What is a shell company?
In business, a ‘shell’ is a name used to refer to a company that is public although it does not have an operating business at the moment. Such companies usually have a product that has potential to be sold and generate income although pressing issues have seen the company terminate its operations. A shell company can have active shareholders and even be listed on the exchange. Shell companies can have significant assets and capital but in extreme cases, they may have no assets. They are either companies that have existed for many years or a new company seeking to start operations.
Defining a Reverse Merger?
In business terms, a reverse merger is a term that describes the process of making a private company public in simple terms. It occurs when a private company takes over the controlling interests of a public listed company, allowing the private company to merge with a shell public company. Reverse mergers ensure that the private company changes into a public company with only the public company surviving.
During a reverse merger, the companies must comply with the following SEC rules once the reverse merger is complete:
- Change of the ‘shell’ company’s name: Once the reverse merger is completed, the ‘shell’ company takes over the name of the private company.
- Changes to the ‘shell’ company’s trading symbol: In case the public ‘shell’ company has a trading symbol, it is modified once the reverse merger is complete to reflect its name change.
- A reverse stock split might be affected and the issuance of additional shares. This aims at ensuring that the new shareholders have a stronger control of the company.
- Filling and filing of the 8-k forms: The 8-k forms have all the necessary information concerning the merger including stocks issues, financial statements as audited per the US GAAP standards, and information on new directors and officers.
- Directors of the ‘shell’ company and the officers resign and new directors and officers are sworn in.
How to prepare for a reverse merge shell
Here are some of the steps involved when preparing for a shell reverse merger.
- Identify an appropriate public shell: Identifying a suitable ‘shell’ for shell reverse merger can be stressing. As such, you should consider inquiring from attorneys who specialize in reverse mergers for recommendations. You can also consult with companies or individuals who deal with ‘shell’ companies for recommendations.
- Choose a clean ‘shell’: You should do a background research on the shell company to ensure that it has no hidden debts or liens. You can hire research firms that specialize in finding out whether companies have hidden liens. To be safe, ensure that the Stock Purchase Agreement has a clause that indemnifies the buyers and the shell against debts within the first 12 months of purchase.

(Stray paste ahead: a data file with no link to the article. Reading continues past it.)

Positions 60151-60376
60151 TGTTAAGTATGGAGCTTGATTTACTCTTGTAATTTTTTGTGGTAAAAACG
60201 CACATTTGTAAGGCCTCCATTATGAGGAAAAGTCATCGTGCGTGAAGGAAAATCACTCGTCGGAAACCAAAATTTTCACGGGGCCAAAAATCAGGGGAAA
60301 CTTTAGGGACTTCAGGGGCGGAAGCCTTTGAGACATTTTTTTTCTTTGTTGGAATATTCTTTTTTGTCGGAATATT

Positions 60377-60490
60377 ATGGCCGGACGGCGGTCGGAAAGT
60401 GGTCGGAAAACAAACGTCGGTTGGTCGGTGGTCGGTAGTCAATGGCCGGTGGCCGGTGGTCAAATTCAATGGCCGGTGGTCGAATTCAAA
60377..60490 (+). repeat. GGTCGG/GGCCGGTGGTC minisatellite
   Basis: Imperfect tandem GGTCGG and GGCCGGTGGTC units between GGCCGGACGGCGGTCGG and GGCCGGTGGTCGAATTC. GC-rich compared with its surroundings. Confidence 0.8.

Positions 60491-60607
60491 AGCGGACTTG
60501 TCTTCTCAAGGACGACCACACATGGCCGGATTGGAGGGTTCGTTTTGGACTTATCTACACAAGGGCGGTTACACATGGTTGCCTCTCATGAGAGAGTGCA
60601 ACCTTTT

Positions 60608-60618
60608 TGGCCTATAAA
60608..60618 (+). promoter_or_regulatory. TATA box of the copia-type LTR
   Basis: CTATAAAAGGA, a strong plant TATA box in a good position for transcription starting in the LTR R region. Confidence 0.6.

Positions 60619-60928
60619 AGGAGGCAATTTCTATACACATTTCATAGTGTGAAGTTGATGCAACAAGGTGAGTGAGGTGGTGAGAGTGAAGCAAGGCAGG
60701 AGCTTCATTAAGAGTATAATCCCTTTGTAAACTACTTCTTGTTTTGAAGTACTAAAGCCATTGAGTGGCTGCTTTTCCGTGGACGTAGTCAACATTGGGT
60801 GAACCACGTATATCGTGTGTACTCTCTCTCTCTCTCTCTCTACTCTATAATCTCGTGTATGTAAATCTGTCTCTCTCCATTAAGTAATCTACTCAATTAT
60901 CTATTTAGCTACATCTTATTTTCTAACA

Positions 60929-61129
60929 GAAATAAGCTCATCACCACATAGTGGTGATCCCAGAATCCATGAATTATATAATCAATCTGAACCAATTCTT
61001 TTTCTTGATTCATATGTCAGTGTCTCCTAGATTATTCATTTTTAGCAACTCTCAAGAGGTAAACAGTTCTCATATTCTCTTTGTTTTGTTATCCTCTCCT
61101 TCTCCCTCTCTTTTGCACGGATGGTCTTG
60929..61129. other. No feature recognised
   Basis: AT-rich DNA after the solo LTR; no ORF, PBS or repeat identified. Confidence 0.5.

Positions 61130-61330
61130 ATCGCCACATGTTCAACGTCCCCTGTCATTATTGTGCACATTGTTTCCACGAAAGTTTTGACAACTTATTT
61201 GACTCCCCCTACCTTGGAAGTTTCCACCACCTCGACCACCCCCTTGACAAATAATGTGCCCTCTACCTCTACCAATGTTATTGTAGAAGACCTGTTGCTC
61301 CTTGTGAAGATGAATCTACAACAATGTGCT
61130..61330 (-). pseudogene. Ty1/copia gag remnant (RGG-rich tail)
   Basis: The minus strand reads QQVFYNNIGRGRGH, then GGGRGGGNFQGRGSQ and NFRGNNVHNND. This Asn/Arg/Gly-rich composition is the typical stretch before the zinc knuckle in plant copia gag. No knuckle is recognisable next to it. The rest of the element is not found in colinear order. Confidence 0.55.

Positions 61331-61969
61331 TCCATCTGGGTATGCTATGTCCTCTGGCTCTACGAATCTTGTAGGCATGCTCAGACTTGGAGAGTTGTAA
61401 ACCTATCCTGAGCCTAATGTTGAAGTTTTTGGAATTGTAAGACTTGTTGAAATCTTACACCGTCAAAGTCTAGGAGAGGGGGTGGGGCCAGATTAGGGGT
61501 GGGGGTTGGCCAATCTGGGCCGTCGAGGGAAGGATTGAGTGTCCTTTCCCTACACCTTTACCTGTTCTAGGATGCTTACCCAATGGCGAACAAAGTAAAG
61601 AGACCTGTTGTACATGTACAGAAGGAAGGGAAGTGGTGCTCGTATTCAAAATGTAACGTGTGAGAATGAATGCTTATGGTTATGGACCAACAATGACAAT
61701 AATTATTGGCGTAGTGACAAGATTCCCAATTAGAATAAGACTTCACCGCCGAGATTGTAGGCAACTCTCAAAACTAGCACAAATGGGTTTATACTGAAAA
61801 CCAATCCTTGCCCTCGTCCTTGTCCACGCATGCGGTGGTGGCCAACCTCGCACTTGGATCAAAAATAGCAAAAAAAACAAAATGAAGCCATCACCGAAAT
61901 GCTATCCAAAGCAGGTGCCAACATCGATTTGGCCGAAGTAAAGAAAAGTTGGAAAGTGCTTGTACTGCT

- Conduct a financial audit of your private company: Public companies that report and trade on the OTCBB will require private companies to avail their latest audited financial statements before negotiating for any merger.
- If a shell company is classified as ‘deal driven’, you should proceed with caution. Many ‘deal-driven’ shell companies will require you to meet certain extra conditions, especially if the principals of such a company need to retain stock after the merger.
The Benefits of going public through shell reverse mergers
Some of the benefits of converting a private company to a public company through a ‘shell’ are:
- Little legal work: When compared with an IPO, a shell reverse merger comes with few legal regulations that need to be met.
- It takes a short time: An initial public offering (IPO) for a private company takes about 6 months to 12 months for a public offering. This is too much time compared to the one or two months it would take to complete a shell reverse merger.
- It allows growth through acquisitions: Going public will ensure that a private company can make acquisitions through stock, cash, hard money loans, or all of the above. This will provide room for rapid expansion of the company.
- The offering of stock incentives becomes possible: Public companies can offer management incentives in the form of stock bonuses to their employees. This can be a source of motivation for employees and can be used to lure competent personnel to the company.
- A reverse merger makes it easy for the company to convert debt into equity: As a public company, it becomes easy to convert debt into equity in the form of shares.